Debates, protests increase over universities' slavery ties
CHAPEL HILL, N.C. (AP) -- The national debate over removing Confederate symbols from United States college campuses is spurring wider questions about university benefactors whose ties to slavery or white supremacy flew under the radar in decades past.
Students and alumni are no longer simply opposing overt Confederate memorials, but also lesser-known founders and donors with troubling racial legacies. And the discussions have intensified after deadly white nationalist protests in August in Charlottesville, Virginia.
At the University of North Carolina, where opposition to a Confederate statue has dredged up racist statements by a former trustee tobacco magnate Julian S. Carr.
Carr a Confederate veteran, gave the dedication speech in 1913 for the campus statue depicting an anonymous rebel soldier. His remarks included a reference to the "pleasing duty" of whipping a black woman in public.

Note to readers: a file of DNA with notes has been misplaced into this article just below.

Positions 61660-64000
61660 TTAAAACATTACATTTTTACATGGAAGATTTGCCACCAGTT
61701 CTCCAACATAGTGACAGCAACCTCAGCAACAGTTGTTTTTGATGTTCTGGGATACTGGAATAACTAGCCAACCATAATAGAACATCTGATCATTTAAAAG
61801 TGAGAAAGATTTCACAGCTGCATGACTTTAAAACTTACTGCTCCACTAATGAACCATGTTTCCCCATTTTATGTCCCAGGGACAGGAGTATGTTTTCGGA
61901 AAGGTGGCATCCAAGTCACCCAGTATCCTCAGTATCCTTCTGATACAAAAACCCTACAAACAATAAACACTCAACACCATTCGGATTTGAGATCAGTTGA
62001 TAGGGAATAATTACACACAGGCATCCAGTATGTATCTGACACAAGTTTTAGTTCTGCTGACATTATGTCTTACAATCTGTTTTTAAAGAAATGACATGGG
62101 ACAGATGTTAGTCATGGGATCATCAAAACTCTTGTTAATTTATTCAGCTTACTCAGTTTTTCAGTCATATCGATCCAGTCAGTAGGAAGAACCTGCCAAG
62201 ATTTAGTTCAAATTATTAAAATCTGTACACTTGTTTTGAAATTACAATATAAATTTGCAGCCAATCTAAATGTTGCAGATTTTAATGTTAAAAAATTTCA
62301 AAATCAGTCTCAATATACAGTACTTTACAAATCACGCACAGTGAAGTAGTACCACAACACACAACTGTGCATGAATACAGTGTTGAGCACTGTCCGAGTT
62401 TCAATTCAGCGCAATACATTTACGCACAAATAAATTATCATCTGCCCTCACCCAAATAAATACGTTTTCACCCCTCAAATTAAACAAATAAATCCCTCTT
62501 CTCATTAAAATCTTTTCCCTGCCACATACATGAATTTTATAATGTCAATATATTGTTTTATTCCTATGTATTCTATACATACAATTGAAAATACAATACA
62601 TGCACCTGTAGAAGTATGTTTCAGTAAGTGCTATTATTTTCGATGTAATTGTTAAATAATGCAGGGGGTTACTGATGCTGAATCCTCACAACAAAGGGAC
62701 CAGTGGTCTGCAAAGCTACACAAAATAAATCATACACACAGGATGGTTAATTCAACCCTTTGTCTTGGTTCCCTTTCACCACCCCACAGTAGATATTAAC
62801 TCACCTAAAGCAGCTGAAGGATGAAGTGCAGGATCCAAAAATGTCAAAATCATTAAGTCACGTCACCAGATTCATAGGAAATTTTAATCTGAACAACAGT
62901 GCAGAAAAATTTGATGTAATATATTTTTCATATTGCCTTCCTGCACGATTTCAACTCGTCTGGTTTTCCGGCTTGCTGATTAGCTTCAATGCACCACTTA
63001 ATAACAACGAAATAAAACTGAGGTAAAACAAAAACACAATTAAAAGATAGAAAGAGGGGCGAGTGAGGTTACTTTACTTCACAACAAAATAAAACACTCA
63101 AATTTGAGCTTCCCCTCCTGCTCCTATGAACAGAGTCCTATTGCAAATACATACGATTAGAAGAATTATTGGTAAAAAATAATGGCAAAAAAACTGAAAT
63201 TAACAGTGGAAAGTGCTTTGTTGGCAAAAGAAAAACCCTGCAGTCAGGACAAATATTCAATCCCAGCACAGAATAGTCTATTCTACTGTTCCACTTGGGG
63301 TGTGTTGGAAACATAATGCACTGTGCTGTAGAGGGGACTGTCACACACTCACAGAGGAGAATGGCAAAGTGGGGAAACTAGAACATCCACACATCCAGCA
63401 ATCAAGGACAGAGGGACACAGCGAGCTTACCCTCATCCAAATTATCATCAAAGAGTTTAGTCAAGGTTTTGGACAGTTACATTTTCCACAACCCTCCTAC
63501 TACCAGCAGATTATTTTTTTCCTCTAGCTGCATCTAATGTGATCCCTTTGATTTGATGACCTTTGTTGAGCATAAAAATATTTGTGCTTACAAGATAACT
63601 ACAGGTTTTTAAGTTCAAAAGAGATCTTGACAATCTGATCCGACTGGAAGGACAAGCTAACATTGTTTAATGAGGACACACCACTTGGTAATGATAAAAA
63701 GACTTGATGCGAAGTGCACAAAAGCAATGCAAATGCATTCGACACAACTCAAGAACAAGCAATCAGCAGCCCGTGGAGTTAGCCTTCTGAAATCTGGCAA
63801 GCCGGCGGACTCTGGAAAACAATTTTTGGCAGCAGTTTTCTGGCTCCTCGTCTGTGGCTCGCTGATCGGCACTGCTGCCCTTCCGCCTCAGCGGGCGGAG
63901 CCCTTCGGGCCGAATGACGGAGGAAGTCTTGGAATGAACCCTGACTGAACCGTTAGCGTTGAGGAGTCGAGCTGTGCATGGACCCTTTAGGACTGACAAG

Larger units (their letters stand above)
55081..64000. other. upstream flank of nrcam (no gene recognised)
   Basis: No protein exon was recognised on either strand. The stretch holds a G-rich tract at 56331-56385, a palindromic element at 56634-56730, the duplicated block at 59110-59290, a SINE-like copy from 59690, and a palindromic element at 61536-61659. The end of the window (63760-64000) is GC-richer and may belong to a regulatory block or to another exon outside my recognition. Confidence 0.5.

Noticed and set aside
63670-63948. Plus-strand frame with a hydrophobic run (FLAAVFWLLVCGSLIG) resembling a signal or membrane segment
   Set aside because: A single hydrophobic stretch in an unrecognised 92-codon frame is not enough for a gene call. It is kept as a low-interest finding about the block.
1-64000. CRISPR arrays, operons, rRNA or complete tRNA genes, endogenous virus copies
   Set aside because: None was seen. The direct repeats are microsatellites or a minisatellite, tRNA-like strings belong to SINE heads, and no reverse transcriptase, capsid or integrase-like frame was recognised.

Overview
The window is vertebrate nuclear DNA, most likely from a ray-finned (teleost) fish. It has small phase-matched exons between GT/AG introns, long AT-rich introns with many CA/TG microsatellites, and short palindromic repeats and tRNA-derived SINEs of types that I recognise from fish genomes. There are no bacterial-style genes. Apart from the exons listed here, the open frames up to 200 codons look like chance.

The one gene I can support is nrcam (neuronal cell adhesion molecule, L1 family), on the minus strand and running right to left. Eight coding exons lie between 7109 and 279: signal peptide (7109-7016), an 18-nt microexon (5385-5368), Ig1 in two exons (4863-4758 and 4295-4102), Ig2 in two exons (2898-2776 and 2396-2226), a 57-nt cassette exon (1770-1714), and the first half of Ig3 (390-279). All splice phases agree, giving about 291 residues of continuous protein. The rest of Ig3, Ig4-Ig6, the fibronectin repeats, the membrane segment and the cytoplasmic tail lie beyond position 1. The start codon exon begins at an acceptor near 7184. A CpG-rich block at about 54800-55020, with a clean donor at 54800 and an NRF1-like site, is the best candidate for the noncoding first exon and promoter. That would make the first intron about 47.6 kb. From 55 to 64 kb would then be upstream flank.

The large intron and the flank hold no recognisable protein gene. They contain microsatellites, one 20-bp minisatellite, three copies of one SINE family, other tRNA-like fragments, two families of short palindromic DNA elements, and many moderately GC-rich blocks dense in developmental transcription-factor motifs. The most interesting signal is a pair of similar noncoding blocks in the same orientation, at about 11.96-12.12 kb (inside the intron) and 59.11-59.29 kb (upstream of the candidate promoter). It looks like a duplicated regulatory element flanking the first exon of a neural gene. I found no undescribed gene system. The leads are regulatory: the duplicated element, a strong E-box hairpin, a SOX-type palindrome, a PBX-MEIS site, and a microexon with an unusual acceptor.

The fresh attention to Carr has spurred wider conversations about his legacy at UNC and nearby Duke University, where part of campus was built on land donated by Carr.
Both schools are home to a "Carr Building" and have convened panels on how to handle controversial building names.
In 2014, Duke removed the name of a former governor -- Charles Aycock -- from a dorm, citing his legacy of black disenfranchisement. And UNC chose "Carolina Hall" to replace the name of a former Ku Klux Klan leader before putting a freeze on renaming other historic buildings for 16 years.